In a unanimous decision, the U.S. Supreme Court ruled Thursday morning that human genes are not patentable.
The case centered around Myriad Genetics, the holder of patents on two genes, BRCA1 and BRCA2. Some mutations of these genes are associated with an increased risk of breast and ovarian cancer. For women with a strong family history of these cancers, the only place they could be tested was Myriad Genetics, which sometimes charged more than $3,000 for the test.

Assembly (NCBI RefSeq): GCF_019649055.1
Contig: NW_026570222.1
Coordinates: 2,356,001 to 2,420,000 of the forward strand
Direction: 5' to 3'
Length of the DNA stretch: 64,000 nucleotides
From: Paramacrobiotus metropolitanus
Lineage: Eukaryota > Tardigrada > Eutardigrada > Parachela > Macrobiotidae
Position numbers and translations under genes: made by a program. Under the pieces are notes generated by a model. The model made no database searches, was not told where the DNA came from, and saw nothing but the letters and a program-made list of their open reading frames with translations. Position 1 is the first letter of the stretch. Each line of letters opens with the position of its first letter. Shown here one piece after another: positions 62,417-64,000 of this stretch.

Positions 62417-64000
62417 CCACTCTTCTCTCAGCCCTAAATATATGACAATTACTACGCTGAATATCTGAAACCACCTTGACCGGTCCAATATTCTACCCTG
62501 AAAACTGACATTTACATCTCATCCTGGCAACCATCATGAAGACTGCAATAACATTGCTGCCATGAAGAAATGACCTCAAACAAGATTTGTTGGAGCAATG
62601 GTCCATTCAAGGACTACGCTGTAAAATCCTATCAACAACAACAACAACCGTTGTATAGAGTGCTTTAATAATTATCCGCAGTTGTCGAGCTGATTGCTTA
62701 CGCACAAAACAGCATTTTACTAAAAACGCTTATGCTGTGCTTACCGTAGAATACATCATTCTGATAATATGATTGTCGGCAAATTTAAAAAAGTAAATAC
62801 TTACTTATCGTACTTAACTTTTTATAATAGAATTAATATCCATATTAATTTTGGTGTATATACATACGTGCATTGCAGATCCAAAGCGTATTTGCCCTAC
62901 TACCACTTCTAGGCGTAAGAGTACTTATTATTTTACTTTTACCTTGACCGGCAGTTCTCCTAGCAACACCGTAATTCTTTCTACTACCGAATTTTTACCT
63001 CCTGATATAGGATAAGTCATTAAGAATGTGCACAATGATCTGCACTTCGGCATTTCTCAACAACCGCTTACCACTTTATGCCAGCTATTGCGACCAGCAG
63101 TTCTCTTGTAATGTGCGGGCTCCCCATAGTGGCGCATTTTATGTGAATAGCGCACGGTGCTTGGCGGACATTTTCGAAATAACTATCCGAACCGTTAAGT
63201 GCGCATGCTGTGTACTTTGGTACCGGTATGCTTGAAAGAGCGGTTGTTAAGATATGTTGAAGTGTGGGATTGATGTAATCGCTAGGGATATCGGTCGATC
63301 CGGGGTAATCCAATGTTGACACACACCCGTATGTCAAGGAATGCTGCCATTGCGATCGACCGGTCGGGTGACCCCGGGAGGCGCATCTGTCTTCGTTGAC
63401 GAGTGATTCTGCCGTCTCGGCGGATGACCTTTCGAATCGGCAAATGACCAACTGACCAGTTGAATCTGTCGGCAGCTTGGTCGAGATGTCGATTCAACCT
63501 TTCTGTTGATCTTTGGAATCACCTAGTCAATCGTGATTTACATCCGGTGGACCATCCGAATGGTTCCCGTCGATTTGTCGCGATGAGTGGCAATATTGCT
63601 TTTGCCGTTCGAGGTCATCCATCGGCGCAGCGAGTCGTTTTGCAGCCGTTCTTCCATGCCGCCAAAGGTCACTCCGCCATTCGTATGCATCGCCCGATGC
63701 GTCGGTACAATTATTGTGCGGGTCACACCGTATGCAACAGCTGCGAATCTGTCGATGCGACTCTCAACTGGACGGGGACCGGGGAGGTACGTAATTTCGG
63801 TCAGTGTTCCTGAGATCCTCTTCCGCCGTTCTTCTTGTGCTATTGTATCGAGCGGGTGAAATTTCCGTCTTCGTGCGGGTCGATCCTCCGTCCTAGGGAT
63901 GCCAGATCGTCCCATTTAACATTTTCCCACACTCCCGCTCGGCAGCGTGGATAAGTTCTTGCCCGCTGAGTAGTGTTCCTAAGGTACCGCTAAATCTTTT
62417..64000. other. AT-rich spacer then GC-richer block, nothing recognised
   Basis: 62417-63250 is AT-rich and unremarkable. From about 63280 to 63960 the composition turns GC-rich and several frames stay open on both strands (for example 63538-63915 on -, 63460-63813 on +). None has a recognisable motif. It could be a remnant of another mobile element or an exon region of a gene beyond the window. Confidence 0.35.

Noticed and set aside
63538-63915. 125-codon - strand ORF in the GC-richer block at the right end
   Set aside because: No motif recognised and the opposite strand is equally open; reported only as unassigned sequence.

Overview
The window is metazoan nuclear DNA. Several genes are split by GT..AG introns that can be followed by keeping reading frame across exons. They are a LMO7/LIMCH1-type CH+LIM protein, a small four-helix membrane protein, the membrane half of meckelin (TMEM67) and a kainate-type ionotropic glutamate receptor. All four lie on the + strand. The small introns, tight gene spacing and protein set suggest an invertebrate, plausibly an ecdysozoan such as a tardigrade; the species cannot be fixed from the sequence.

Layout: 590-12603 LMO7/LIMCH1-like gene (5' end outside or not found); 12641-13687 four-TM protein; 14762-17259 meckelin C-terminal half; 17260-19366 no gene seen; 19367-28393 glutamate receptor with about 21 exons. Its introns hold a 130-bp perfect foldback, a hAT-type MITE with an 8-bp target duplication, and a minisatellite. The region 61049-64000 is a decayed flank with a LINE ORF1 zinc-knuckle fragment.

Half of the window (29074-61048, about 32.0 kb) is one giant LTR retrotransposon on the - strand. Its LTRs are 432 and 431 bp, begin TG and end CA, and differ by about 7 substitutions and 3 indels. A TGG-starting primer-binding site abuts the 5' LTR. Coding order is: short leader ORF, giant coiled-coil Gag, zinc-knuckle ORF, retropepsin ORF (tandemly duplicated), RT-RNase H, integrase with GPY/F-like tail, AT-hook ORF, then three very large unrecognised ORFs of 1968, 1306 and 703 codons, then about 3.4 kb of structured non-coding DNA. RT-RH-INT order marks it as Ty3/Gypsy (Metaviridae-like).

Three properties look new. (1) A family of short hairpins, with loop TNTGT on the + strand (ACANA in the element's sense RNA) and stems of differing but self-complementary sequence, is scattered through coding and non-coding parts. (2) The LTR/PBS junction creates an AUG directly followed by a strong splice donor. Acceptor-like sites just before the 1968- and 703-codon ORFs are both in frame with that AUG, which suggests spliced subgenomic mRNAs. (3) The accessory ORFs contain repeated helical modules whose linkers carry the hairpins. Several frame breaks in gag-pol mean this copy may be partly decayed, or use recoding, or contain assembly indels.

Breast Cancer Action, an advocacy group based in San Francisco, was a plaintiff in the case, and executive director Karuna Jaggar sounded jubilant in a phone call Thursday morning.
"From our perspective, these patents never should have been granted in the first place," Jaggar said. "There's no question that DNA is a product of nature, and so it's very affirming to see the court rule in our favor."
BRCA1 and 2 mutations became international news when actress Angelina Jolie revealed that she'd had a preventive double mastectomy after testing showed that she had a specific mutation that put her at very high risk of developing breast cancer.